|Our Bodies, Ourselves|
People with disabilities come to the genetic screening debate from a perspective that perplexes many scientists and medical professionals. We are purportedly the ones helped by genetic advances, yet we are critical of much of the research. Those with disabilities who have lived their lives creatively managing the logistics of a disability, as well as fighting disability discrimination, may regard the new genetic "options" as a way to promote selective abortion. In an attempt to "eliminate disability," medical science may harbor motivations that spur the prenatal technologies in the direction of eliminating disabled people before they are born rather than addressing fundamental social causes of disability discrimination and the resulting lowered socio-economic status of citizens with disabilities.
This article explores the social origins of disability discrimination and its implications for prenatal diagnosis, and examines some of the objections to screening expressed by people with disabilities.
Definitions of Disability
Disability policy scholars describe four different historical and social models of disability: (1) A moral model of disability which regards disability as the result of sin; (2) A medical model of disability which regards disability as a defect or sickness which must be cured through medical intervention; (3) A rehabilitation model, an offshoot of the medical model, which regards the disability as a deficiency that must be fixed by a rehabilitation professional or other helping professional; and (4) the disability model, under which the problem is defined as a dominating attitude by professionals and others, inadequate support services when compared with society generally, as well as attitudinal, architectural, sensory, cognitive, and economic barriers, and the strong tendency for people to generalize about all persons with disabilities, overlooking the large variations within the disability community.
The moral model is historically the oldest and is less prevalent today. However, there are many cultures in the world and sub-cultures in the United States that associate disability with sin and shame, and disability is often associated with feelings of guilt, even if such feelings are not overtly based in religious doctrine. For the individual with a disability, this model is particularly burdensome. This model has been associated with shame on the entire family with a member with a disability. Families have hidden away the disabled family member, keeping them out of school and excluded from any chance at having a meaningful role in society. Even in less extreme circumstances, this model has resulted in general social ostracism and self-hatred.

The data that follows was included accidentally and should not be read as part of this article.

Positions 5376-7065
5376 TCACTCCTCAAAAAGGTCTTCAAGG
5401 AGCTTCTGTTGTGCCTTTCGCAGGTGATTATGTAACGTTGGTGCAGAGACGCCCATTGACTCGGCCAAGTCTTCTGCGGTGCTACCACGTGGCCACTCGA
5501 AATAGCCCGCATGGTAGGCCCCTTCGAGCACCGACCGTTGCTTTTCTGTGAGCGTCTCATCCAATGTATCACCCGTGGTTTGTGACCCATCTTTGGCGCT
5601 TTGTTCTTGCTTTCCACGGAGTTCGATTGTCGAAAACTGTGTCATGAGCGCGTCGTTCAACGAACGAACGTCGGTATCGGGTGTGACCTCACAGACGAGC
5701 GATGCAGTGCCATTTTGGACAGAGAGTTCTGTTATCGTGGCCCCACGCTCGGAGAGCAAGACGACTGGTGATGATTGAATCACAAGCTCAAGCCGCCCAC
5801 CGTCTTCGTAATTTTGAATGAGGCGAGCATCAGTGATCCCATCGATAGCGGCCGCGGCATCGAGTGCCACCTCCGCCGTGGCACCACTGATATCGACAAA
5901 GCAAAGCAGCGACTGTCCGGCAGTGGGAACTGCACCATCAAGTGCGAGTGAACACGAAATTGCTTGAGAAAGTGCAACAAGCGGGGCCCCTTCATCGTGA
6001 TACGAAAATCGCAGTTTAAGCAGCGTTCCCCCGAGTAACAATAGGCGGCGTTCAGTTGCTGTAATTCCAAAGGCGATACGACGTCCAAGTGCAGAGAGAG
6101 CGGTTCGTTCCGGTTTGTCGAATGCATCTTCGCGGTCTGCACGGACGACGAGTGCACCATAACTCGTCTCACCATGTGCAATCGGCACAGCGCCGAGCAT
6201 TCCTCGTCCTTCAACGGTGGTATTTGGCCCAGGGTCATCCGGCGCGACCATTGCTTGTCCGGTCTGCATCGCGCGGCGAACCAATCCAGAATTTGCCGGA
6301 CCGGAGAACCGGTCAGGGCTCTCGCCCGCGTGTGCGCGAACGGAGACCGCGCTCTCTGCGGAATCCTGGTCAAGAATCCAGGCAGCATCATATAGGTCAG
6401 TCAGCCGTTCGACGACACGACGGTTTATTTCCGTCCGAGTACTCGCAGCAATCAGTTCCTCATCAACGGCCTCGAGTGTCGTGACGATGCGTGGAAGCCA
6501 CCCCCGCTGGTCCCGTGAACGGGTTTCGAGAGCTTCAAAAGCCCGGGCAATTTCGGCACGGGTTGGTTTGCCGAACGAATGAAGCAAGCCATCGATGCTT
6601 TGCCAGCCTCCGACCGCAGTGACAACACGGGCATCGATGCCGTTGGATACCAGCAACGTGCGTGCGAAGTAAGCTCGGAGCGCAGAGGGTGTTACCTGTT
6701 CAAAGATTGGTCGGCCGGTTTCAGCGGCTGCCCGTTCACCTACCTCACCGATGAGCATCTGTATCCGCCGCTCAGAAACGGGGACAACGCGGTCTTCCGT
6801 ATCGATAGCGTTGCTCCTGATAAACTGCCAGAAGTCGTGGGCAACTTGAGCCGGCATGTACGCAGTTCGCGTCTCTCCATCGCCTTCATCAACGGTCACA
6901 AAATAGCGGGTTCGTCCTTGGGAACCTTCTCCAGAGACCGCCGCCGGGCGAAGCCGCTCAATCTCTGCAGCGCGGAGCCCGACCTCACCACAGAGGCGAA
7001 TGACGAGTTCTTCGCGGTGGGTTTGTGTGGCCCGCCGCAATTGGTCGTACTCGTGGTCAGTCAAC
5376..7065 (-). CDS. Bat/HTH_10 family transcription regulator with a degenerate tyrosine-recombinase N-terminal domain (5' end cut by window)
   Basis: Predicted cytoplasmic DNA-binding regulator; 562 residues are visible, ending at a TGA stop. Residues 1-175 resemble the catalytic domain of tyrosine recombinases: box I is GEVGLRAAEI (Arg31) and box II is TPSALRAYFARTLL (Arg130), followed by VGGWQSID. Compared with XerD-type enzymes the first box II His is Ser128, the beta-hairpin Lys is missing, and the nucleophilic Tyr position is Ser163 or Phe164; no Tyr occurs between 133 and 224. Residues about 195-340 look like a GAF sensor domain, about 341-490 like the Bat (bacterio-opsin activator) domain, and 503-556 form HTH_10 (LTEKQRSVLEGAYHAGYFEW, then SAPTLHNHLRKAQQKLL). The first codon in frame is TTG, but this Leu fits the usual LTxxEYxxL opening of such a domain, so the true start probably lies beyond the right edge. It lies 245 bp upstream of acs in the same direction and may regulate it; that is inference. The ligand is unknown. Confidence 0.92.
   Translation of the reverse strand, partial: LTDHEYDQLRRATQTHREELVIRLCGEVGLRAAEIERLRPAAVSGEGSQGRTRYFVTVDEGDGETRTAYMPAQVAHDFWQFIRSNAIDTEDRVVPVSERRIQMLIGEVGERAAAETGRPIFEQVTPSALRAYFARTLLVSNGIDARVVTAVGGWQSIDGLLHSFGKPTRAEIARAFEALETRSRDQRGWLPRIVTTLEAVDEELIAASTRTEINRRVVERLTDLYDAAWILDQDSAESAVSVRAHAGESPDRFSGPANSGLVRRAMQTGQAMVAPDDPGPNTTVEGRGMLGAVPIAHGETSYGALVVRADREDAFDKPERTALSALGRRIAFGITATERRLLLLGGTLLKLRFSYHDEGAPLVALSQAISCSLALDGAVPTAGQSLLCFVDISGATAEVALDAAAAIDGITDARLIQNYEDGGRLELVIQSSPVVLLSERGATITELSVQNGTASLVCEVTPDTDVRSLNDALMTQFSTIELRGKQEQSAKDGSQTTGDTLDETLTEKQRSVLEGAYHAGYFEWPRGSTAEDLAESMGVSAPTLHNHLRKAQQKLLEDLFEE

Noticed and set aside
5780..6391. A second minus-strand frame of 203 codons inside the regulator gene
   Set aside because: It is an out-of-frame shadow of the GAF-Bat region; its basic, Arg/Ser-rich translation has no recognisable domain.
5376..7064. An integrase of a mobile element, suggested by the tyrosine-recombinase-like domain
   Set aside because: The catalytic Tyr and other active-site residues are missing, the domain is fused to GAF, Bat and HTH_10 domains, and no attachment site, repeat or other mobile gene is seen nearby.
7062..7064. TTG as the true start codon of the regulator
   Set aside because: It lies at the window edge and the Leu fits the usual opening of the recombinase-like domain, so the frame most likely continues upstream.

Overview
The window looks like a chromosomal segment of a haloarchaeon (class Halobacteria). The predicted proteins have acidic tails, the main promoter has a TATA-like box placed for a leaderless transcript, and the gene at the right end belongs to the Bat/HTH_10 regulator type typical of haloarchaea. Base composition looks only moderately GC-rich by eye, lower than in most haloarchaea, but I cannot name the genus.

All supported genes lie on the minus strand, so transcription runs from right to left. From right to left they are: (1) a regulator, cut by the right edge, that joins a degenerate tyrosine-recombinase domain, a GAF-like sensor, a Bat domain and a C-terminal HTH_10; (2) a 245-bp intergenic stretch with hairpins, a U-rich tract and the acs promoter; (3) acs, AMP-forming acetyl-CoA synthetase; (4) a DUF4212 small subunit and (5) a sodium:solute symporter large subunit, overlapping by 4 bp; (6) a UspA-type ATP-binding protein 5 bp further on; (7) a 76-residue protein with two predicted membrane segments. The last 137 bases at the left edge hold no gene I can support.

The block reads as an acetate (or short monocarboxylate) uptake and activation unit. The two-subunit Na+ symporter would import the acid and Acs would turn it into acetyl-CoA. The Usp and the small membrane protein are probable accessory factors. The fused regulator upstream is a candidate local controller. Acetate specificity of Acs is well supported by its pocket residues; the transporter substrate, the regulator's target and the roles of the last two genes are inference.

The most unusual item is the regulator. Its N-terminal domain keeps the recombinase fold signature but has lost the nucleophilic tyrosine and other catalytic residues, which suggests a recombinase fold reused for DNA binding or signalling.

The medical model of disability came about as "modern" medicine began to develop in the 19th Century, along with the enhanced role of the physician in society. Since many disabilities have medical origins, people with disabilities were expected to benefit from coming under the direction of the medical profession. Under this model, the problems that are associated with disability are deemed to reside within the individual. In other words, if the individual is "cured" then these problems will not exist. Society has no underlying responsibility to make a "place" for persons with disabilities, since they live in an outsider role waiting to be cured.
The individual with a disability is in the sick role under the medical model. When people are sick, they are excused from the normal obligations of society: going to school, getting a job, taking on family responsibilities, etc. They are also expected to come under the authority of the medical profession in order to get better. Thus, until recently, most disability policy issues have been regarded as health issues, and physicians have been regarded as the primary authorities in this policy area.
The rehabilitation model is similar to the medical model; it regards the person with a disability as in need of services from a rehabilitation professional who can provide training, therapy, counseling or other services to make up for the deficiency caused by the disability. Historically, it gained acceptance after World War II when many disabled veterans needed to be re-introduced into society. The current Vocational Rehabilitation system is designed according to this model.
Persons with disabilities have been very critical of both the medical model and the rehabilitation model. While medical intervention can be required by the individual at times, it is na´ve and simplistic to regard the medical system as the appropriate locus for disability related policy matters. Persons with disabilities chronic medical conditions which may never be cured are quite capable of participating in society. The practices of confinement and institutionalization that accompany the sick role are simply not acceptable.
The disability model has taken hold as the disability rights and independent living movements have gained strength. This model regards disability as a normal aspect of life, not as a deviance, and rejects the notion that persons with disabilities are in some inherent way "defective". Most people will experience some form of disability, either permanent or temporary, over the course of their lives. Given this reality, if disability were more commonly recognized and expected in the way that we design our environments or our systems, it would not seem so abnormal.